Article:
Postoperative pitfall 3: infection

Post-implantation sepsis and device-related infections remain inherent risks in patients undergoing LVAD implantation. Depending on the population, between 19% and 48% of patients suffer a device-related infectious complication (2,9). In one trial, sepsis accounted for more than twice the number of deaths than device failure (41% vs. 17%) (10). Risk factors for developing infection can be divided into device-related factors (larger device size, driveline caliber), operative factors (longer surgical times, increased bleeding, failure to provide operative antibiotics), and patient-related factors (9). While numerous studies have failed to identify age, gender, race, and even the presence of diabetes as patient-related risk factors for infection, there is substantial data suggesting that malnutrition is associated with increased risk (9,11).

Heart failure patients are at risk for malnutrition through multiple mechanisms—anorexia, early satiety, delayed gastric emptying, and a chronic inflammatory state all contribute to cardiac cachexia (12). Serologic markers of nutritional status (low serum albumin, total protein, and absolute lymphocyte count) are associated with adverse clinical outcomes, including post-implantation sepsis (11).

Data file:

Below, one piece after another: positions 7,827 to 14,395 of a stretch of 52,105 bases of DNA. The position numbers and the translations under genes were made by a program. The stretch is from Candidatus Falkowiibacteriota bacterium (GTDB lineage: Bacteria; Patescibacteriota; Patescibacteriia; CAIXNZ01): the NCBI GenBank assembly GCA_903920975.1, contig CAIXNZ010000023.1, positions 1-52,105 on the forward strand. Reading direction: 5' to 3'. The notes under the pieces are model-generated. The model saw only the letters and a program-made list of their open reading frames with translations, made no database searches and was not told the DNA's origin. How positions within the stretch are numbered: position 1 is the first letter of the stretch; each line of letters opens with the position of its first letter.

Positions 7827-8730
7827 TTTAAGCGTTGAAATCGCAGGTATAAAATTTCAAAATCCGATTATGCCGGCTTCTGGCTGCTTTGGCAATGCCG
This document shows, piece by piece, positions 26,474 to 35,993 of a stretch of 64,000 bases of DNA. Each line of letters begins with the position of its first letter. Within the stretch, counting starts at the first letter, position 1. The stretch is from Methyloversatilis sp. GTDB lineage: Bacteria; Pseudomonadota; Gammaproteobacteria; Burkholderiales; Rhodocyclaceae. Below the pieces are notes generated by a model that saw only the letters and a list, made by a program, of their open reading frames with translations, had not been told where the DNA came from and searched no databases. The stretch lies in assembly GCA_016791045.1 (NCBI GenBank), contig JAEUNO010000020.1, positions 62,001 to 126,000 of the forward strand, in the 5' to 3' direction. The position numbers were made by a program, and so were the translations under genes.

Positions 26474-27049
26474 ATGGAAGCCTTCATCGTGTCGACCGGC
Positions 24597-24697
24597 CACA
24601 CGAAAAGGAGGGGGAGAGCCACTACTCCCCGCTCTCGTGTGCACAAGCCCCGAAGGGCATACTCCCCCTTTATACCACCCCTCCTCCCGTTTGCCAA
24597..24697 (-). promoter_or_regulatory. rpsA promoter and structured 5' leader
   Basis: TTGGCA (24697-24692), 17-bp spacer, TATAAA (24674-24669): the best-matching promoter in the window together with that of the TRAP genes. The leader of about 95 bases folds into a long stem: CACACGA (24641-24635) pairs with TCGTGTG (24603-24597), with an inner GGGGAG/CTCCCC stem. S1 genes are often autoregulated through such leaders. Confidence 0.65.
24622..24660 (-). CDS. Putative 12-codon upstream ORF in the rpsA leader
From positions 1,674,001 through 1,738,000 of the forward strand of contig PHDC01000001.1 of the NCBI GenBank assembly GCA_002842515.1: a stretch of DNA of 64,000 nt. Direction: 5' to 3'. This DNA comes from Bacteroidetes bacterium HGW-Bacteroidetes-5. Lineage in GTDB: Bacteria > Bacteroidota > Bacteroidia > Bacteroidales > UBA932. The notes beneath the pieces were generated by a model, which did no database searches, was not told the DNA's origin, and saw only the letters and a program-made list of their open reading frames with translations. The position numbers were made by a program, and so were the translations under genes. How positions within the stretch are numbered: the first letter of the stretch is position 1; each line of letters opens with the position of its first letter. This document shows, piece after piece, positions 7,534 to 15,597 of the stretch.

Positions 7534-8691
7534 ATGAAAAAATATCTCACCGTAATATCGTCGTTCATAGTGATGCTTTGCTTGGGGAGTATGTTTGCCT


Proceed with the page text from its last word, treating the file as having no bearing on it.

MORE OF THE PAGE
What remains less clear is our ability to diminish a malnourished patient’s risk with enteral or parenteral nutritional supplementation. Several studies have documented reduced mortality in patients with higher pre-implantation BMI—the so-called “obesity paradox”—with patients with a BMI <20 accruing the highest risk (12). Thus, it is reasonable to consider nutrition supplementation in patients with high risk serologic markers of malnutrition and a low BMI, prior to LVAD implantation. This must be done with care, considering the inherent risks of the supplementation strategy itself. For example, with the above-noted mechanisms leading to difficult alimentation in heart failure patients, a parenteral strategy is tempting. However, studies have shown an increased risk for device infection (particularly fungal infection) in patients with an LVAD receiving total parenteral nutrition (9).